While the previous program allowed for no prosecution, the new rules offer the “presumption” that charges will be dropped if companies come forward and fully cooperate.

Rosenstein said that because corporate crimes are ultimately committed by people, not firms, companies should not be prosecuted by the same standard. “It makes sense to treat corporations differently than individuals,” he said.

In cases when the misconduct is so severe that the Justice Department cannot drop charges, the guidelines will still allow companies that come forward to get a 50 percent reduction of the lowest level of penalty.

But the requirements that companies must meet for prosecutors to drop charges will be “rigorous” and give authorities more ammunition to pursue individual executives involved in the crimes, senior Justice Department officials told reporters on a conference call on Tuesday.

“I don’t think it’s accurate at all to portray or understand this policy as giving a pass to corporate crime,” a U.S. Justice Department official said.

Reporting by Joel Schectman; Edited by Susan Thomas and Richard Chang

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Uber lawyer says ex-CEO, board members told of letter kept from Waymo lawsuit

SAN FRANCISCO (Reuters) – Uber Technologies Inc’s former chief executive and some board members knew of a letter a U.S. judge has said was withheld from a high-stakes lawsuit, an attorney for the company testified on Wednesday.

But Uber’s lawyer said she did not disclose the letter to other attorneys defending the company in the trade secrets lawsuit by Alphabet Inc’s (GOOGL.O) self-driving car unit Waymo.

U.S. District Judge William Alsup called that decision “inexplicable.” The letter alleges Uber trained employees to steal trade secrets and hide their activities.

“On the surface it looks like you covered this up,” he told Uber in court.

Alphabet’s Waymo has accused Uber of stealing confidential information about its self-driving car designs, the highest-stakes legal challenge on a list of litigation that Uber’s new CEO Dara Khosrowshahi inherited when he joined the company in August.

Uber’s autonomous car program has been hobbled by the case and it faces hefty claims from Alphabet. U.S. prosecutors also are investigating the matter, raising the possibility of criminal charges.

Uber has denied that it used Waymo trade secrets in its autonomous vehicle program.

At the hearing in San Francisco federal court, Uber in-house attorney Angela Padilla testified she did not disclose the letter with the allegations to Uber attorneys and an outside law firm that were defining Uber in the Waymo lawsuit.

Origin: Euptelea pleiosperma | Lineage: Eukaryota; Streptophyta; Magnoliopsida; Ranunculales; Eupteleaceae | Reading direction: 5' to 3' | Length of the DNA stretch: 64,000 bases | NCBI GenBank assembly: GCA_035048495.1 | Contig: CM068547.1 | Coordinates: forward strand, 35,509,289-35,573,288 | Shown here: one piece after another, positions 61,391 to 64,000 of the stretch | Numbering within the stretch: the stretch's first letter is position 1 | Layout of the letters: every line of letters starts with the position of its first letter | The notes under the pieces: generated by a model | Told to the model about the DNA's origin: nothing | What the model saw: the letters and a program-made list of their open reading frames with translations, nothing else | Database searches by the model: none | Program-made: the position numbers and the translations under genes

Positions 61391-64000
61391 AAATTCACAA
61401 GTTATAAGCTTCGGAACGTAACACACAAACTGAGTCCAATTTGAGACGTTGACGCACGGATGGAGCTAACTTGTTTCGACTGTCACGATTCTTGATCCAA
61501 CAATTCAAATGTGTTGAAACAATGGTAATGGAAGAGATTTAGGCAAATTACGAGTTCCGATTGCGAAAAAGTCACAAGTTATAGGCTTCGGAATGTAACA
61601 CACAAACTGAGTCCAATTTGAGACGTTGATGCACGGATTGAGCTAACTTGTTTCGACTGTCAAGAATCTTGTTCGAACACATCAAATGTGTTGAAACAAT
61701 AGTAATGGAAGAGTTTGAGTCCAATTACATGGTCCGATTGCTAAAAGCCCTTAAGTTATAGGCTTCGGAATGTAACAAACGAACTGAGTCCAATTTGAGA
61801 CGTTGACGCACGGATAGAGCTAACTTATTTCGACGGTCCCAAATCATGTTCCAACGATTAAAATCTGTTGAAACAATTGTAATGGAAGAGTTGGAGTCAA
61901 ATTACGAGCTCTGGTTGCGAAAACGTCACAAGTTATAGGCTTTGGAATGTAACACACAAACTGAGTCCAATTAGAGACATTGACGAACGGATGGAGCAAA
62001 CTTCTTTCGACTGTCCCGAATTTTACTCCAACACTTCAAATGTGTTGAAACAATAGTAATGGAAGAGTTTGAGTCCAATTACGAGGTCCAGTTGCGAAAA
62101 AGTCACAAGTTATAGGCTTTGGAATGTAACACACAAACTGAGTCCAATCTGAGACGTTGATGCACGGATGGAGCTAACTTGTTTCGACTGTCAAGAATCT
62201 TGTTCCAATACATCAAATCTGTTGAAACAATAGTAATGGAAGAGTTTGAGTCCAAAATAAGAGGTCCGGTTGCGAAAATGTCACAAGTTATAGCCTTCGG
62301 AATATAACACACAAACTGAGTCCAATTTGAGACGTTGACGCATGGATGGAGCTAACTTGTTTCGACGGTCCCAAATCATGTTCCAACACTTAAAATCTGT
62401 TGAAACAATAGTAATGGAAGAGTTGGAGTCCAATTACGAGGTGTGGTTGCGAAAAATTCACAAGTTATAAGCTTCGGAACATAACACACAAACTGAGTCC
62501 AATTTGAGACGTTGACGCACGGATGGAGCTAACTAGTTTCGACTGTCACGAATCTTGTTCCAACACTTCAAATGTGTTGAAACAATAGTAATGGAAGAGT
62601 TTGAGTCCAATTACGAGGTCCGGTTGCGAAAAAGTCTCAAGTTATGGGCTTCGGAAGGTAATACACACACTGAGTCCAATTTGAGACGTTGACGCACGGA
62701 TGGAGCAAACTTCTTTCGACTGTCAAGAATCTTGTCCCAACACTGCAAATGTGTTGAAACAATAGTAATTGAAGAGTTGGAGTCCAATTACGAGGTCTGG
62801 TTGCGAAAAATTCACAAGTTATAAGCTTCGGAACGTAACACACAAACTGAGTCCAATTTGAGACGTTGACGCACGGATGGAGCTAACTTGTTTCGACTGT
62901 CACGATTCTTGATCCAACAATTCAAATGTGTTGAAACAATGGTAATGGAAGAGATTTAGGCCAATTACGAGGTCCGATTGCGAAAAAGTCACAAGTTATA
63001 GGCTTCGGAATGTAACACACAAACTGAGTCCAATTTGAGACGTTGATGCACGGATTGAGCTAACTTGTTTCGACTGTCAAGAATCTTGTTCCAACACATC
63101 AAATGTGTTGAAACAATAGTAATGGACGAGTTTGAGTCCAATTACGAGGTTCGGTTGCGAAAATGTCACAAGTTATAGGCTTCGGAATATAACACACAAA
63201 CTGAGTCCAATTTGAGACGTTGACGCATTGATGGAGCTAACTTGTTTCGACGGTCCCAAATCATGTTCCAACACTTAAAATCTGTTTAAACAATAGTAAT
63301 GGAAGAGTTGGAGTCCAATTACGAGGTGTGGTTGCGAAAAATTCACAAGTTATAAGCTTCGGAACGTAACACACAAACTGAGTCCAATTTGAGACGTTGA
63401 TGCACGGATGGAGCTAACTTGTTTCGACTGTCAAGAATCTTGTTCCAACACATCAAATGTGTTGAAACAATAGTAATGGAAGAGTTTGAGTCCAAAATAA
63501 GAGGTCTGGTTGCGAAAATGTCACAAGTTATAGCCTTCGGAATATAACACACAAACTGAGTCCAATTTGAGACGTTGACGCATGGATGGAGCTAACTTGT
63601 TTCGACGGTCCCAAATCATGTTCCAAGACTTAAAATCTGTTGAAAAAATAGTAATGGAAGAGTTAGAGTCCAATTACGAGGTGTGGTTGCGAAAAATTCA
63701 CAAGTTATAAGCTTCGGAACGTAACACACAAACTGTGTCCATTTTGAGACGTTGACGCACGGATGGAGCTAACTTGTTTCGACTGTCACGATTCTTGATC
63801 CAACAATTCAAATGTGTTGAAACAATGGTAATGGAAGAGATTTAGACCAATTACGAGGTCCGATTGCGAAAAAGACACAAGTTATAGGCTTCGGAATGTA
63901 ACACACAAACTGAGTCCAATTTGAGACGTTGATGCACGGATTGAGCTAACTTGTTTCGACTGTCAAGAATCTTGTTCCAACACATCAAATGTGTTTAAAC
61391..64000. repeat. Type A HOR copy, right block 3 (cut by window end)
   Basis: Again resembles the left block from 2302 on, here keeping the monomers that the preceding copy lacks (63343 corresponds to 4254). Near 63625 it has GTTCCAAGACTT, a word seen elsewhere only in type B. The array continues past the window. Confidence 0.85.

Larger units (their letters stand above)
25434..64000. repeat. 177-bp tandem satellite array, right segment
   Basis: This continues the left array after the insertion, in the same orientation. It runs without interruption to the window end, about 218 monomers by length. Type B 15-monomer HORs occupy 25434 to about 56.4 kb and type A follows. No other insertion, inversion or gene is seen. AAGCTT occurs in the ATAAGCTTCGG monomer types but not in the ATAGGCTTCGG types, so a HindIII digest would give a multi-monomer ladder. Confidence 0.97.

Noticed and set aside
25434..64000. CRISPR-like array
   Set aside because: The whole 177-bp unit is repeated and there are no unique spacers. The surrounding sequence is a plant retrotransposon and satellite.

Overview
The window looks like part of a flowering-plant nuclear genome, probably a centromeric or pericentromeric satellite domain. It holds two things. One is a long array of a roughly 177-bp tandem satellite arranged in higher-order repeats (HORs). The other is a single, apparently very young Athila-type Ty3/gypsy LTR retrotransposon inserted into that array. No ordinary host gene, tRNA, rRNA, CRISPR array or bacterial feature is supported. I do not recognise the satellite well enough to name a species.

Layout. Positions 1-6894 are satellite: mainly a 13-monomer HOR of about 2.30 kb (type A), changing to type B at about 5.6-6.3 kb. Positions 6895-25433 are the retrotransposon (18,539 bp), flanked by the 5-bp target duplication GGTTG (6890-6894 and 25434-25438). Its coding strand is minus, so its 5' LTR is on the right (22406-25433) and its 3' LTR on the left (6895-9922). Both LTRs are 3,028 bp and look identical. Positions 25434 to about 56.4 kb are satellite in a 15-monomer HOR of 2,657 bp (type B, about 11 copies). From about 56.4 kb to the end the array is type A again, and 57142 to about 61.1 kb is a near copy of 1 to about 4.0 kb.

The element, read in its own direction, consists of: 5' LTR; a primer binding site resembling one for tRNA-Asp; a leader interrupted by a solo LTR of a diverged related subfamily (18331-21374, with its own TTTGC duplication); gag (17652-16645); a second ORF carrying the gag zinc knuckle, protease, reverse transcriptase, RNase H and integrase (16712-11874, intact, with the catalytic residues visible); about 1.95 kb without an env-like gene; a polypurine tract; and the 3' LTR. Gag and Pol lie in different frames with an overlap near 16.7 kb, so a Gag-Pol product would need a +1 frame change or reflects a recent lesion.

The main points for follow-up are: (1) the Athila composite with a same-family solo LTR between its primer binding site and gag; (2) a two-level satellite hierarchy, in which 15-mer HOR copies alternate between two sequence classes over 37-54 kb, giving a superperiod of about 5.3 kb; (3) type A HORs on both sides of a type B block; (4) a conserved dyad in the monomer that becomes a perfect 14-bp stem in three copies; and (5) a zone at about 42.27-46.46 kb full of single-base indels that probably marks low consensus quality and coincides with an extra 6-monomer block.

Alsup, who is overseeing the case, raised the question of a cover-up as he also did at a hearing on Tuesday.

“There was no effort to cover this up,” Padilla responded, adding that she takes “full responsibility” for not circulating the letter more widely.

The hearing was still ongoing on Wednesday.

Former Uber security analyst Richard Jacobs testified in court this week that his lawyer sent a 37-page letter to Padilla describing an organization within Uber called marketplace analytics that he said exists for the purpose of acquiring trade secrets, code base and competitive intelligence.

Jacobs’ attorney sent the U.S. Department of Justice a similar letter making the same claims.

In his testimony Jacobs described an elaborate intelligence operation inside Uber to deliberately research competitors and gather data about them, and use technology to avoid a paper trail.

Alsup delayed the trial, which had been scheduled for next week, to give Waymo more time to investigate the allegations.

In court on Wednesday, Padilla said Uber viewed the Jacobs letter as a tactic by a disgruntled former employee to secure money from the company.

However, Uber eventually settled the matter by paying Jacobs $4.5 million, including a consulting contract, and a further $3 million to his lawyer.

“That is a lot of money,” Alsup said. “And people don’t pay that kind of money for BS. And you certainly don’t hire them as consultants if you think everything they’ve got to contribute is BS.”

Reporting by Dan Levine, editing by Peter Henderson and Meredith Mazzilli

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Fed should continue to raise rates slowly, Williams says

PHOENIX (Reuters) – With falling U.S. unemployment expected to put upward pressure on inflation, the Federal Reserve should keep raising interest rates gradually, San Francisco Federal Reserve President John Williams said on Wednesday.

“As long as the data continue to show steady growth and we see the uptick in inflation that we’re expecting, my own view is that we should continue to raise interest rates slowly over the coming year,” Williams said in remarks prepared for delivery to an economics forecast luncheon.

The Fed is widely expected to raise rates when policymakers meet next month and Williams has said he supports continued, gradual rate hikes as long as the economy stays on its current path. Fed Chair Janet Yellen signaled her expectation for further rate hikes ahead in testimony earlier Wednesday.